On this day in 1835, Texan forces defeated a Mexican column in the so-called Grass Fight. The Texas army besieging San Antonio was informed at mid-morning that Mexican cavalrymen with pack animals were approaching. Thinking that the column might be carrying pay for the Mexican army, the Texans attacked with cavalry and infantry. Gen. Martín Perfecto de Cos, commander of the Mexican garrison in San Antonio, sent out infantrymen and an artillery piece. The Texans eventually drove the Mexicans back. Texas losses included four wounded, while Mexican losses numbered three dead and fourteen wounded. The pack train, the Texans discovered, was carrying only grass for the Mexican army animals.
| | | | | | |
On this day in 1850, On this day in 1850, the state legislature chose a new site for the county seat of Denton County because of a lack of water at the former site, the town of Alton. The legislature had established Alton, less than a mile from the site of present-day Corinth in the east central part of the county, to replace Pinckneyville as county seat in 1848, and for nearly three years the residence of W. C. Baines, the only person living in Alton, served as the legal center of the county. The new site, five miles south of the site of present-day Denton near Hickory Creek, kept the name Alton, and by 1855 boasted at least two stores, a hotel, and a post office. In 1856, however, residents of the county demanded a new county seat. They argued that Alton was not in the center of the county, that the water from the standing pools in Hickory Creek had made a number of families ill, and that the development of the town had been unsatisfactory. As a result of these complaints, in an election held in November 1856, Denton County voters accepted an offer from Hiram Cisco, William Loving, and William Woodruff to provide 100 acres of their property for a new county seat. This new site, near the center of the county, was named Denton. Soon after the establishment of the new county seat Alton disappeared.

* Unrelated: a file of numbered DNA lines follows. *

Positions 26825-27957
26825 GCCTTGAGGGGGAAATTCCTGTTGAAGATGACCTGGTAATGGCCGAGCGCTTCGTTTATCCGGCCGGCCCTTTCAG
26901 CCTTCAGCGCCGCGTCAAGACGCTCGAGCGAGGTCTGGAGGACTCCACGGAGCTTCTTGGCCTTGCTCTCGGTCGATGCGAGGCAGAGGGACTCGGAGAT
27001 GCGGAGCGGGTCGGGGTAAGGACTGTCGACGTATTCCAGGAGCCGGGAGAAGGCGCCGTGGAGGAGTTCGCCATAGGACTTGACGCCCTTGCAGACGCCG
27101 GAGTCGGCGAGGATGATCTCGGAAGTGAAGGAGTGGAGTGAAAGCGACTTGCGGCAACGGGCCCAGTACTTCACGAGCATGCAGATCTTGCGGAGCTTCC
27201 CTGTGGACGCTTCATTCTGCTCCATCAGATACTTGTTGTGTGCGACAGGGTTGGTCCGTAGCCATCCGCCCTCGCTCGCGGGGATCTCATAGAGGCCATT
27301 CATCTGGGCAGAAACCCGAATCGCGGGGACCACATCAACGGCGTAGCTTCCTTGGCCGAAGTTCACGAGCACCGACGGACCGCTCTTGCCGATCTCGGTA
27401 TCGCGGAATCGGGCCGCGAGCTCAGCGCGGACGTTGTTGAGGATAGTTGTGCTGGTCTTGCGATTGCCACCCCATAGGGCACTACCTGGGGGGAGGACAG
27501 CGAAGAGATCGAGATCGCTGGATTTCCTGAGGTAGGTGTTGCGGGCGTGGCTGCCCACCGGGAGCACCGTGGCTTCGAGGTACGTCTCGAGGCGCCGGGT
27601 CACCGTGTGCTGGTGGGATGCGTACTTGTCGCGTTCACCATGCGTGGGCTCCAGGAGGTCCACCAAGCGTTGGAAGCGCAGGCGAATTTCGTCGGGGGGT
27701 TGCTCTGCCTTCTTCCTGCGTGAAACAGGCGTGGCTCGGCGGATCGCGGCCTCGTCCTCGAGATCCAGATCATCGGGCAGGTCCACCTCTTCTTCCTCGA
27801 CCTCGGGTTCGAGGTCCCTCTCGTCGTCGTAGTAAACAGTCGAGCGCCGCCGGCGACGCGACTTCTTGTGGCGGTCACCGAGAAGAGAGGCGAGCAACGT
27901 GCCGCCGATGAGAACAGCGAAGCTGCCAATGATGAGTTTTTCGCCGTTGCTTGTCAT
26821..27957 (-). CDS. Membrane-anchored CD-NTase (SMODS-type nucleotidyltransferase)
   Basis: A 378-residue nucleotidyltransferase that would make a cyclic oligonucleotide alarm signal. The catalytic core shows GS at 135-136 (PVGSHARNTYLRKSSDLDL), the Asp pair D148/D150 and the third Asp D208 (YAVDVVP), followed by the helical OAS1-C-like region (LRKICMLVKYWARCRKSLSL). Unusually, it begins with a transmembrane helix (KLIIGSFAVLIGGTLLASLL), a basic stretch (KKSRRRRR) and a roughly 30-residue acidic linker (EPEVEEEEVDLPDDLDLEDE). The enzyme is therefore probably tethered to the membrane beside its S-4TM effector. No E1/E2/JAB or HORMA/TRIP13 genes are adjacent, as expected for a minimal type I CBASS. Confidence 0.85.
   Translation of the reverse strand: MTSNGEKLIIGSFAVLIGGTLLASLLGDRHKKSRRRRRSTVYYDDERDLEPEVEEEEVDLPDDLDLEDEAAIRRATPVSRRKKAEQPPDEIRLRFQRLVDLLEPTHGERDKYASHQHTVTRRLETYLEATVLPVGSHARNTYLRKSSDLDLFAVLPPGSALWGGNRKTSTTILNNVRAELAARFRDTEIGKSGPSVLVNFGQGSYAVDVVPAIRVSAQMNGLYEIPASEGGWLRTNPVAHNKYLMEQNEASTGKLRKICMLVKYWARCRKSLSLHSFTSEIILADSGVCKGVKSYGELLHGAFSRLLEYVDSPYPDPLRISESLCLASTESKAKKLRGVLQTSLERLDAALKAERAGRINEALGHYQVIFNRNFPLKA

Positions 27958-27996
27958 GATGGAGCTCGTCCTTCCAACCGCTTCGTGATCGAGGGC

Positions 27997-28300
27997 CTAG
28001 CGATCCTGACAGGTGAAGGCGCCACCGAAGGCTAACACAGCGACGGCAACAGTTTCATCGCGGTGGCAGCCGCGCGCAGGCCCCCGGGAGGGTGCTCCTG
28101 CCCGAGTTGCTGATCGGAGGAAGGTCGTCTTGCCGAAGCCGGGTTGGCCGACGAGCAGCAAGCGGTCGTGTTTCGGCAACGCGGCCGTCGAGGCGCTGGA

| | | | | |
On this day in 1821, Austin Colony pioneer Abner Kuykendall and his family crossed the Brazos River via the La Bahía Road, arriving near the site of their future homestead. The Kuykendall party also included Abner’s wife Sarah and sons Barzillai, Gibson, Jonathan, and William; his brother Joseph and Joseph’s wife Rosanna; his father-in-law William Gates; and his brother-in-law Amos Gates. At Nacogdoches they were joined by another brother, Robert H. Kuykendall Sr. The three brothers were among the first of Stephen F. Austin’s Old Three Hundred colonists.